Some different
Jazz Guitars
© Frank Ford, 7/16/00; Photos by FF, 2000

Because of the relative age of the company, and the longevity of the style, it's pretty much accepted that Martin was responsible for the evolution of the currently popular styles of flat top steel string guitars.

Gibson can claim a direct influence on the development of the jazz guitar. In fact, virtually every feature of the modern jazz guitar came directly from Gibson's R & D.
carved, arched top and back, "f-holes," adjustable bridge, adjustable truss rod, cutaway, elevated fingerrest, and even the electric pickup - all introduced by Gibson.

Naturally, you can play jazz on any kind of guitar, and there is some important jazz music performed on guitars otherwise thought of as folk style guitars or classical guitars.

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This big boy is a classic Gibson Super 400:

At 18" wide, this is as big as Gibsons got, although some other makers managed 19" wide instruments in an effort to achieve more projection in the 1930s. Of course, the advent of electronics obviated that need in most situations. This Super 400 predates the time when the cutaway became the jazz standard, sometime after WW II.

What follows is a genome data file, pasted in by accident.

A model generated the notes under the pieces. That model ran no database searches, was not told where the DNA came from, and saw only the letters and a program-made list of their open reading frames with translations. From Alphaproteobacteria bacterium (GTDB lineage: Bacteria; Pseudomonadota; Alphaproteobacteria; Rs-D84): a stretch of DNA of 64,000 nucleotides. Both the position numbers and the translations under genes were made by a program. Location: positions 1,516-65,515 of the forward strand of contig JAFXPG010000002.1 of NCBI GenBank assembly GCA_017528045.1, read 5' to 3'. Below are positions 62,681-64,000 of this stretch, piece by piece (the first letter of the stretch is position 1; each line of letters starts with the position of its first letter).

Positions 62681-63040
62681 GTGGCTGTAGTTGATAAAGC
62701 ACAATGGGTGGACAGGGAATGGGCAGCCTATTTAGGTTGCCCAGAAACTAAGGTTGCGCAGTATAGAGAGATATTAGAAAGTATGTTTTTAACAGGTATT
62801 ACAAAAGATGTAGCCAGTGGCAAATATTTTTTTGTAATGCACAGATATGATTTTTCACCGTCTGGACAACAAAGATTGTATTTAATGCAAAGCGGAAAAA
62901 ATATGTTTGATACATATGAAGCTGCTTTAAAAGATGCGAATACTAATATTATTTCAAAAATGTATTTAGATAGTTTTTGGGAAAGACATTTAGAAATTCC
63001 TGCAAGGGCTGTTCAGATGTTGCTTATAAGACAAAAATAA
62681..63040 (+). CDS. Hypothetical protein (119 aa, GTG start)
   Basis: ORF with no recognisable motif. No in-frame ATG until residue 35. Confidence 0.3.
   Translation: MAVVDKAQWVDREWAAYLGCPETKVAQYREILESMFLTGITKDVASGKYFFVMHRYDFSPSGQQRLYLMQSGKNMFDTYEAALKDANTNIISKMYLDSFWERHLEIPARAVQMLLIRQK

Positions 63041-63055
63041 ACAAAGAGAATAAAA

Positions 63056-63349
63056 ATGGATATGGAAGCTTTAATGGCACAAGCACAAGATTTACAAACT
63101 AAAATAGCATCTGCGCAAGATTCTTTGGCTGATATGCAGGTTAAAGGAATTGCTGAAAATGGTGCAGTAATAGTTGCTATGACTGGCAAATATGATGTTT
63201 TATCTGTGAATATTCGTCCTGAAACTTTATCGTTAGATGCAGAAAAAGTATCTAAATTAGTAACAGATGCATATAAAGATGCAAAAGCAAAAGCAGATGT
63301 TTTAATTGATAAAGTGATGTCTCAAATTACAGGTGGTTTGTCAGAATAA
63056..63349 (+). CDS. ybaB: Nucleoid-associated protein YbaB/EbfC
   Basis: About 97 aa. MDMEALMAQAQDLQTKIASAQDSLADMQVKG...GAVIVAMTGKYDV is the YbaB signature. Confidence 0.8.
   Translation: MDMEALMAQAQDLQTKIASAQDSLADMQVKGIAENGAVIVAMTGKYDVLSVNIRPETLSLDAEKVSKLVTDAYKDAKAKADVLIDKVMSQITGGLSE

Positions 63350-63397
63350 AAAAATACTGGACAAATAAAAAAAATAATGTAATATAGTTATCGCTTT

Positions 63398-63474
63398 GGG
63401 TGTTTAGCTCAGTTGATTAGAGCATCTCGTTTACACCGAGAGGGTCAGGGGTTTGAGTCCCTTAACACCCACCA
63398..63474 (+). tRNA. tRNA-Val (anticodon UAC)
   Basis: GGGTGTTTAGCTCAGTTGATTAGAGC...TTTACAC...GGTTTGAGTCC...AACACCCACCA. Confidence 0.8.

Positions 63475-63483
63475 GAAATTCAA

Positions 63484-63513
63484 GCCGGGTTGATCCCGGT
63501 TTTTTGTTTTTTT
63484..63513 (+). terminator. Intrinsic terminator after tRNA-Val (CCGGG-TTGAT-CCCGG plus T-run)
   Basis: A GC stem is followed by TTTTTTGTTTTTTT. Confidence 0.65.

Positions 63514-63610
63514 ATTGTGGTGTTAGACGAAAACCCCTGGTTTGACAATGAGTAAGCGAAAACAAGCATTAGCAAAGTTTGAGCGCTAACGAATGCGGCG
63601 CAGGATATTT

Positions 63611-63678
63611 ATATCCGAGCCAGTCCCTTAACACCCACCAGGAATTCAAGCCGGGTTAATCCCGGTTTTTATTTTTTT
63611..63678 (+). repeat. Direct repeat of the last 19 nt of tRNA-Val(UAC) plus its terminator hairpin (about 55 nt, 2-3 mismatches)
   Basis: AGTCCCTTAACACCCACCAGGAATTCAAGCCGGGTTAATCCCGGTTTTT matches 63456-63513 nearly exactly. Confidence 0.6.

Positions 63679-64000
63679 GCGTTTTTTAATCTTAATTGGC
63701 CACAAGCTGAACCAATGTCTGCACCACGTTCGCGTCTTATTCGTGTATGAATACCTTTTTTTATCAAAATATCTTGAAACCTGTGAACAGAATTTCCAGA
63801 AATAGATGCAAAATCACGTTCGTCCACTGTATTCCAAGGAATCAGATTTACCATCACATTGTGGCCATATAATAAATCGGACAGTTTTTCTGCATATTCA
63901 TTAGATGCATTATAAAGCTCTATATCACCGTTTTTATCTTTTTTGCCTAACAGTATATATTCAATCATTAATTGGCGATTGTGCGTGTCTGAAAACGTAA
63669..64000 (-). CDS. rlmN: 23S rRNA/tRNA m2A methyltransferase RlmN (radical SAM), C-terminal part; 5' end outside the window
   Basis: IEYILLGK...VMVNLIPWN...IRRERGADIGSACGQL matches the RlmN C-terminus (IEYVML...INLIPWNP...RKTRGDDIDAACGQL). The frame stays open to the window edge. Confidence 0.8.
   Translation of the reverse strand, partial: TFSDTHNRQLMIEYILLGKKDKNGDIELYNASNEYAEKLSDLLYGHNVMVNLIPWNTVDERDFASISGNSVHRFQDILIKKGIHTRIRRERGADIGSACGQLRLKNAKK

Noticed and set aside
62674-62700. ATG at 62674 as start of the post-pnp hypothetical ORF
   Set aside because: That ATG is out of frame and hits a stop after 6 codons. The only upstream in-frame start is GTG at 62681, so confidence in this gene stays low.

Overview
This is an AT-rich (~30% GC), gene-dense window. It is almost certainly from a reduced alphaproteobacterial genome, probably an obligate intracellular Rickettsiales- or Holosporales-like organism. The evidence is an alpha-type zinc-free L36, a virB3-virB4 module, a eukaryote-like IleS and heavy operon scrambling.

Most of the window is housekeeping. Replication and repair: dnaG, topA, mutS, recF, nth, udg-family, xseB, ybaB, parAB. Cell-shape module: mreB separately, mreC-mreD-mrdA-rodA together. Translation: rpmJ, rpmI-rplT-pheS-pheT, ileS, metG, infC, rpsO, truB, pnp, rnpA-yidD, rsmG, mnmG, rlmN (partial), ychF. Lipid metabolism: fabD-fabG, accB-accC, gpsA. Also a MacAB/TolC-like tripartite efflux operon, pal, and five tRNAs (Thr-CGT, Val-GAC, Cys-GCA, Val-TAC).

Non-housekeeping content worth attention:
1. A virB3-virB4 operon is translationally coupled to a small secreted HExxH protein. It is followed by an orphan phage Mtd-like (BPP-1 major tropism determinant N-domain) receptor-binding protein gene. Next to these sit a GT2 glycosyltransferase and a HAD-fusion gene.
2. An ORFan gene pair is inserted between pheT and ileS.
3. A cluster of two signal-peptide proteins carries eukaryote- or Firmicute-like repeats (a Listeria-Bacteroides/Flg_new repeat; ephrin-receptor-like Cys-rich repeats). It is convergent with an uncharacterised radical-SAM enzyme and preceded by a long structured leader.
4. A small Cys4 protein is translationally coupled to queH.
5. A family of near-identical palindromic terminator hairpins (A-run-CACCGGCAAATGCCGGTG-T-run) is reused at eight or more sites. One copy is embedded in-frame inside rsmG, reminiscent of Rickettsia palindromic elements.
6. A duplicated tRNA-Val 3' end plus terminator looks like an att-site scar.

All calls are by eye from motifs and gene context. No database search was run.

Today's modern jazz guitars virtually always feature a cutaway for access to the higher frets, and a pickup for convenient amplification:

Some jazz guitars are really electric instruments, as this Gibson ES-175:

Often called a "full body" or "deep body" electric, this instrument is made of laminated maple, even for the top. As a result, it has a relatively small acoustic voice, but a very smooth electric tone.

In general, jazz guitarists appreciate a smooth, mellow tone, where the timbre of each of the notes is as uniform as possible, whether fretted high on the neck or played in the open position. Arch top instruments are far more likely to provide this kind of response than acoustic flat tops.

At first blush, this "double cutaway" electric looks like a jazz guitar:

And while some musicians play jazz on guitars like this Gibson ES-335, its thin body design provides much less acoustic tone, and is damped to help reduce feedback at high volumes. The thin hollow body electric is more likely to see duty in rhythm & blues, "rockabilly" and other similar electric band settings.

Here's an interesting style, the European jazz guitar:

This style instrument is most associated with the legendary Gypsy guitarist, Django Reinhardt. It has the movable bridge and tailpiece of the archtop guitar, yet the body is made from thin wood much like a flat top guitar. This is a tough guitar to categorize, so it's usually called a "Django style," "gypsy style" or "Maccaferri style," after its originator.

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